One example is Plumbers and Steamfitters Local Union 598.

“They are an excellent partner; we work together on kid-focused initiatives,” Ayers said. A new, community-wide initiative just launched and builds upon the state’s “Love. Talk. Play.” campaign that targets birth to three-year-olds having the best possible start to life.

United Way’s initiative, “Birth 2 Five,” is a collaboration of healthcare providers, health districts, school systems and others “to ensure all children age five are ready to learn and ready for life,” Ayers said.

“Across our community, more than 30 percent of five-year-olds come to school unprepared. Some struggle with sharing, others with motor skills or social challenges, and more. Too many of those kids stay behind and then eventually, don’t graduate,” Ayers said. “If they don’t graduate high school, we all end up paying for that the rest of our lives.”

The Birth 2 Five initiative’s goal is to help parents and others with the simple things they can do to propel five-year-olds to school readiness.

“It’s about mindfulness, eye contact, talking to children with adult language, reading with children, and more,” Ayers said. “It isn’t complex; it’s the simple things we can do every day to help prepare children for school.”

Many community resources already exist to help families and caregivers, but United Way is dedicated to increasing awareness and steering people in the direction of those resources, Ayers said.

“We want the awareness to cause wait-lists at these organizations. The value of United Way is drawing together all those partners,” she said.

Immediately after starting as CEO July 1, Ayers began working on three short-term goals. United Way will soon launch its annual campaign, which raises funds to support initiatives and programs throughout the Tri-Cities.

“My first goal is to have a healthy fundraising campaign, and continue to raise more money to get to more people in our community,” Ayers said. Last year’s $3.85 million goal was surpassed and the local organization brought in just over $4 million. (This year’s goal had not been set as of publication deadline.)

“We go against the national, decade-long trend of a decline in campaign donations,” Ayers said. “We’re in the top 1 percent of communities gaining ground in the nation.” She attributes the growth to a philanthropic-minded community, and intelligent and active volunteer board of director members.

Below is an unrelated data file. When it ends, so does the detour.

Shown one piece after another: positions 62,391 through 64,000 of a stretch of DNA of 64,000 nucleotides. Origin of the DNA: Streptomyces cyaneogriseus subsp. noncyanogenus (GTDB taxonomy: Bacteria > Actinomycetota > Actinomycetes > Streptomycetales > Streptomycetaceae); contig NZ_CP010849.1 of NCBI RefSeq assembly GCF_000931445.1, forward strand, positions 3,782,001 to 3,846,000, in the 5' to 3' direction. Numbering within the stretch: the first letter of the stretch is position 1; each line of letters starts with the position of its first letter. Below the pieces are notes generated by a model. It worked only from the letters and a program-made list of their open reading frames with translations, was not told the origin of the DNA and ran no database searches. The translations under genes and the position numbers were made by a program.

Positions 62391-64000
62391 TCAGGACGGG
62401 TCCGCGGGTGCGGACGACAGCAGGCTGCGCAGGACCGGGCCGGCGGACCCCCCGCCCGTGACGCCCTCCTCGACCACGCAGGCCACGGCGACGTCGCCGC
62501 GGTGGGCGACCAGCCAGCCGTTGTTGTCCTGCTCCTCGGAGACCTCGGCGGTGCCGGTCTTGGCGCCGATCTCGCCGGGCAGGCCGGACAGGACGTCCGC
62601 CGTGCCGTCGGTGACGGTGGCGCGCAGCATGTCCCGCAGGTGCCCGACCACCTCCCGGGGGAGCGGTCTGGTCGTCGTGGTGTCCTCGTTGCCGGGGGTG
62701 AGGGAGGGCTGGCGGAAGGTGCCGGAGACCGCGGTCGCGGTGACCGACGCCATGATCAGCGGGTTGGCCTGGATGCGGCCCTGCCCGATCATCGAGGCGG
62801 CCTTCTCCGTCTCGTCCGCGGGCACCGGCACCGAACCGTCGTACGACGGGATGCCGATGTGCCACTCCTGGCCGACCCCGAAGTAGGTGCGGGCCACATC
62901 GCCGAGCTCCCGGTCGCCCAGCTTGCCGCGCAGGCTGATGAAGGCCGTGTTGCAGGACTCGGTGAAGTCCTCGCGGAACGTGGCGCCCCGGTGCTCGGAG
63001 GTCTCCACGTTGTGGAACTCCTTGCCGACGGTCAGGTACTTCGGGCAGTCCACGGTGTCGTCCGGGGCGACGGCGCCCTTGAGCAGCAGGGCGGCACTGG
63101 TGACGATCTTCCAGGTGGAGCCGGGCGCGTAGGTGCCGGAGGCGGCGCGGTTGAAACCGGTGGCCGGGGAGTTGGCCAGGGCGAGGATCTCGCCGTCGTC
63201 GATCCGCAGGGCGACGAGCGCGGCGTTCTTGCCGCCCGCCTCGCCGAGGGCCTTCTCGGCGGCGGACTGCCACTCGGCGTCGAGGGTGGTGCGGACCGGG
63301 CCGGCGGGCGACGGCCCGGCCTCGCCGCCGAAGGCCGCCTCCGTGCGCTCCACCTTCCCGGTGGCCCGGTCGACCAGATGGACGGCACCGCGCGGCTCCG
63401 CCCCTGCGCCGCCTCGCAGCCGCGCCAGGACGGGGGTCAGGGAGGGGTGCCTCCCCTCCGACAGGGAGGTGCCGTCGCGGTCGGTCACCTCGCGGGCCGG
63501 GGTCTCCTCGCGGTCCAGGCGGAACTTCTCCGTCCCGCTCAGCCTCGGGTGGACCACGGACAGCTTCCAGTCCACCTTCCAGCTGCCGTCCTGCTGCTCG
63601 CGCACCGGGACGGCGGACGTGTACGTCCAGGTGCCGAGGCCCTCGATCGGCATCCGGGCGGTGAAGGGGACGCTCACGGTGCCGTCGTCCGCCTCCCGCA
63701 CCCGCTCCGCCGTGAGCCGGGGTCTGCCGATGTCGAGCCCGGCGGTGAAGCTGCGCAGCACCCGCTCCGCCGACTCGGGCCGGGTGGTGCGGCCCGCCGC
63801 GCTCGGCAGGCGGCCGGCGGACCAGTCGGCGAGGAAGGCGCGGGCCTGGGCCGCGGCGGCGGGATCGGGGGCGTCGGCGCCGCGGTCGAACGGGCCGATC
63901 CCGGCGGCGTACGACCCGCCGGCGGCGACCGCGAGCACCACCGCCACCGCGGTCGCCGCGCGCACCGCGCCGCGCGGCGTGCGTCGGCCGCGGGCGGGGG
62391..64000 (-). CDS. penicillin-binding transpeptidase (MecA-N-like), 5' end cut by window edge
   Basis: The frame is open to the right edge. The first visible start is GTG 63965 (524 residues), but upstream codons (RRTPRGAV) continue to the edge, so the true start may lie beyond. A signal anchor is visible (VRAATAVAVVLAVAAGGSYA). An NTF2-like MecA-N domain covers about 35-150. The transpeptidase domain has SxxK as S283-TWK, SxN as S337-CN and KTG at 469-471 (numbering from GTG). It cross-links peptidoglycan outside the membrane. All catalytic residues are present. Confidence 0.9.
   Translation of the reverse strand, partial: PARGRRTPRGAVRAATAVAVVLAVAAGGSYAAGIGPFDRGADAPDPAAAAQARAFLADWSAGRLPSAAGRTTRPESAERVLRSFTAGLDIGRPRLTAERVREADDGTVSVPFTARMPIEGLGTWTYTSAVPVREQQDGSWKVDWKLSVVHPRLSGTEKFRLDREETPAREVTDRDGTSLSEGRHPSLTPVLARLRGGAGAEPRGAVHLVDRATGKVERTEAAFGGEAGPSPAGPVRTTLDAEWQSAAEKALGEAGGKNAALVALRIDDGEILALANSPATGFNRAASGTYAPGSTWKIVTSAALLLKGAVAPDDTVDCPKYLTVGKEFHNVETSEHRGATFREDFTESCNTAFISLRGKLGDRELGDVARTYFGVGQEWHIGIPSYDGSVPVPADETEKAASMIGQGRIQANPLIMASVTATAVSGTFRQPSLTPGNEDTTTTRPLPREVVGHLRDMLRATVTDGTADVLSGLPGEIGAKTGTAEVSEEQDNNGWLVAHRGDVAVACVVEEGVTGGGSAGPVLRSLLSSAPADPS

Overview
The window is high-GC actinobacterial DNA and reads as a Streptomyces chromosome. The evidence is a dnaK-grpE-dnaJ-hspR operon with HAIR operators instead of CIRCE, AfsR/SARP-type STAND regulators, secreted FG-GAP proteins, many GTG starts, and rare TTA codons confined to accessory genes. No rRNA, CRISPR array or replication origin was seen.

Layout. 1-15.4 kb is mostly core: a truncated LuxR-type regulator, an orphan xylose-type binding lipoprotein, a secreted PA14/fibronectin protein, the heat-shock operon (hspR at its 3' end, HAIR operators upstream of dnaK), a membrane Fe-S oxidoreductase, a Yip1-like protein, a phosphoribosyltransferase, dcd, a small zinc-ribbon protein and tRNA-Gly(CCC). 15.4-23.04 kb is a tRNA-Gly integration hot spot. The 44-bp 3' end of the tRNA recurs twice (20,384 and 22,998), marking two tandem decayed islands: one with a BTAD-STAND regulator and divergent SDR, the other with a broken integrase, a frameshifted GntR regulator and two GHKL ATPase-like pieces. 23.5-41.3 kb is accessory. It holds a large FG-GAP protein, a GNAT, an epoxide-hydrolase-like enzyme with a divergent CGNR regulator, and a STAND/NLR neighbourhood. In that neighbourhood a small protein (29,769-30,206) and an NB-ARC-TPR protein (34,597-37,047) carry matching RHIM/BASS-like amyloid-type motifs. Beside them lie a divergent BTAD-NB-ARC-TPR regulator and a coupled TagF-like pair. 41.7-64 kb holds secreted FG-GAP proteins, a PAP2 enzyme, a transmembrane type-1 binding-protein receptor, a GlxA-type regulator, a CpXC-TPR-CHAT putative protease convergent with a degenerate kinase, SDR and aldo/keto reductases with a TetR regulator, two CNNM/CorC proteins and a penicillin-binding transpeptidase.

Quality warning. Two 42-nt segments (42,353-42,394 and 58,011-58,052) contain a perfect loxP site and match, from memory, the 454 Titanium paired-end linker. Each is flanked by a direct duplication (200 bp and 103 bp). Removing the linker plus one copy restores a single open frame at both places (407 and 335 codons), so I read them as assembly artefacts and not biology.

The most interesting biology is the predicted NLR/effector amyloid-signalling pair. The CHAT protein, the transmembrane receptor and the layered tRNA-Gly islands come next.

“They are a significant aspect of the organization. Their wisdom and diverse perspectives make a big difference,” Ayers said of the current 47-member board. “What also continues to impress me is the amazing dedication of the staff. They go above and beyond every day. This is not a job, it’s a calling. That’s highly motivating and makes it a great place to work.”

The new CEO’s second goal is to prompt a greater awareness of United Way’s impact on the community.

“We do amazing stuff. We’re investing other people’s money so that it makes the most impact. Demonstrating the value of that investment is a goal,” Ayers said. “We have a clean audit and are financially stable, which is terrific.”

The third goal, which Ayers said could easily be a goal of any organization in existence based on its ever-changing rhythm, is “how to better use technology for greater efficiency and effectiveness.”

“We have to be very careful with our time and money because it’s other people’s investments,” Ayers said.

Ayers said her experience as United Way chair will help accomplish these goals.

“I have the advantage of inside and outside perspectives of United Way. I helped establish budgets, assisted with strategic planning and now have a higher level of understanding of day-to-day operations,” Ayers said. “We take our role as caretakers of community resources very seriously.”

Persons interested in learning more about United Way, volunteering or donating may visit, or call 509-783-4102.